Pigment system of cyanobacteria in the presence of heavy metals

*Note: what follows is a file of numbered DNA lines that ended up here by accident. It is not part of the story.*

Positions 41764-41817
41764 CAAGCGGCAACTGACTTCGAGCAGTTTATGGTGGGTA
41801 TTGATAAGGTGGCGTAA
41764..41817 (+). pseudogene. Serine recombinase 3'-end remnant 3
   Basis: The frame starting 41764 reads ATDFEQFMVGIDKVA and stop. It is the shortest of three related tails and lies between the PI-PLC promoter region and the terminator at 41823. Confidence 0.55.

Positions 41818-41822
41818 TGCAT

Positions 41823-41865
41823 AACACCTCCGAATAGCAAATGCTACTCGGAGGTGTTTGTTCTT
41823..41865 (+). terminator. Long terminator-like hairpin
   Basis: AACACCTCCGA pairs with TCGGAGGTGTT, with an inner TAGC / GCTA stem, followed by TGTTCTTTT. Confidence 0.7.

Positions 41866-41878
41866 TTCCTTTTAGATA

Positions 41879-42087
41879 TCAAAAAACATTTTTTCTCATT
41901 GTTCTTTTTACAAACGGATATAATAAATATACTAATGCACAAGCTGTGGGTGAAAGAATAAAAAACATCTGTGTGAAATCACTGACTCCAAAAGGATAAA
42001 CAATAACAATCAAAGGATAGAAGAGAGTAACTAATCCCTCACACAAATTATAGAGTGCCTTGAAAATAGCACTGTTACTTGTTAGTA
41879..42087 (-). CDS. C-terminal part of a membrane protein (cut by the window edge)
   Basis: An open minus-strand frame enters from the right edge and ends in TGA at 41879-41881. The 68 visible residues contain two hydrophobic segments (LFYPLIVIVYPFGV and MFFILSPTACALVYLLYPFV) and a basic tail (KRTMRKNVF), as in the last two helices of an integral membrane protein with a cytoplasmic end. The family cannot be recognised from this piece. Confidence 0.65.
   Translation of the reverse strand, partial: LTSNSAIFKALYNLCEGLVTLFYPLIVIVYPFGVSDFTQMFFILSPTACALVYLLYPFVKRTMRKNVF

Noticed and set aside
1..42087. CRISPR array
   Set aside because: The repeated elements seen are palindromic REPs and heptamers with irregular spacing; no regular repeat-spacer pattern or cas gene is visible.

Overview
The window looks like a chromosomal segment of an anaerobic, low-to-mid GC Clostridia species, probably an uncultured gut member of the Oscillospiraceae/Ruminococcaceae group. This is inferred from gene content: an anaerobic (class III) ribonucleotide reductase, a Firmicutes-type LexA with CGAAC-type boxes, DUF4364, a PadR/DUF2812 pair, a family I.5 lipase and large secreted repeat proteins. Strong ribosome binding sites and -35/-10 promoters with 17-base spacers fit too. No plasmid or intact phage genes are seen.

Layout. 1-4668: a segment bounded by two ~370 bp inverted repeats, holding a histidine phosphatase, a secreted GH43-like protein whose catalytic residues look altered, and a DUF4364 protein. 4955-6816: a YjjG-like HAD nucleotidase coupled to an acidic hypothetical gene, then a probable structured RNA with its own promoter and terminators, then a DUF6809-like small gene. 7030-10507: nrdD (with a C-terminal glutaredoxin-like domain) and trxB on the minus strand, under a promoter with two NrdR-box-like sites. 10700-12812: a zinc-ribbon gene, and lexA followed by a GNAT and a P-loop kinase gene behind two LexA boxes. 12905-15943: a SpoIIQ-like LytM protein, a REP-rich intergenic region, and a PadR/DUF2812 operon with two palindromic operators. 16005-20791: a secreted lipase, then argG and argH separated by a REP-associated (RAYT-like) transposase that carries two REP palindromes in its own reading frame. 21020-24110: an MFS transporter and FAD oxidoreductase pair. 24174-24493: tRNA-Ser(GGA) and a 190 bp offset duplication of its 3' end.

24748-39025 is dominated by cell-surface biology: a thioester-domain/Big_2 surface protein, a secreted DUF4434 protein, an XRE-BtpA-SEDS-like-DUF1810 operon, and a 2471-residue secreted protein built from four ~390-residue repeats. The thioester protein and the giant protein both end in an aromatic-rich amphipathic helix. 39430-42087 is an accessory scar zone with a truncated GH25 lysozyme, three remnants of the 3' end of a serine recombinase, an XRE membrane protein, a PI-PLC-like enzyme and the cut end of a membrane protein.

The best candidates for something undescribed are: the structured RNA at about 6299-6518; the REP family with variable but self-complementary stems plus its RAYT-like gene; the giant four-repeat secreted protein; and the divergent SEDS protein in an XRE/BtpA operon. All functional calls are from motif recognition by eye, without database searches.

AbstractIn the conditions of a model laboratory experiment the influence of silver, cadmium, lead, copper salts and different lead salts (an acetate and nitrate) on pigment system of filamentous cyanobacteria was studied. It was revealed that silver ions have the maximum toxic effect (cyanobacteria development was observed at a concentration of 0.002 mg/l), and lead ions have the least toxic effect (cyanobacteria development was observed at concentrations of 0.002 - 20 mg/l). It was noted that the studied heavy metals in low concentrations (0.002-0.02 mg/l) stimulate the formation of chlorophyll a up to 216%, carotenoids up to 133% and phycobilin pigments up to 50 times. It was found that lead acetate has a stimulating effect on the synthesis of photosynthetic pigments. The content of chlorophyll a grew by 30.6%, carotenoids by 24.0% at one Maximum Permissible Concentration (MPC). Lead nitrate had the expressed inhibiting effect on synthesis of photosynthetic pigments. Depression of concentration of chlorophyll a and carotenoids by 38.8% and 79.4% respectively was observed already at one maximum allowable concentration. The stimulating effect of lead acetate is noted on synthesis of phycocyanin (by 94.0%) and allophycocyanin (by 120.0%) in concentration up to 5 times of the MPC; the stimulating effect of lead nitrate was observed on synthesis of phycocyanin (by 64.7%) in concentration up to 5 times of the MPC and on synthesis of allophycocyanin (up to 140.0%) and on phycoerythrin (up to 228.0%) at concentration up to 10 times of the MPC. Comparison of influence of various lead salts on filamentous cyanobacteria revealed a more expressed inhibiting effect of the nitrate form of lead in comparison with acetate.
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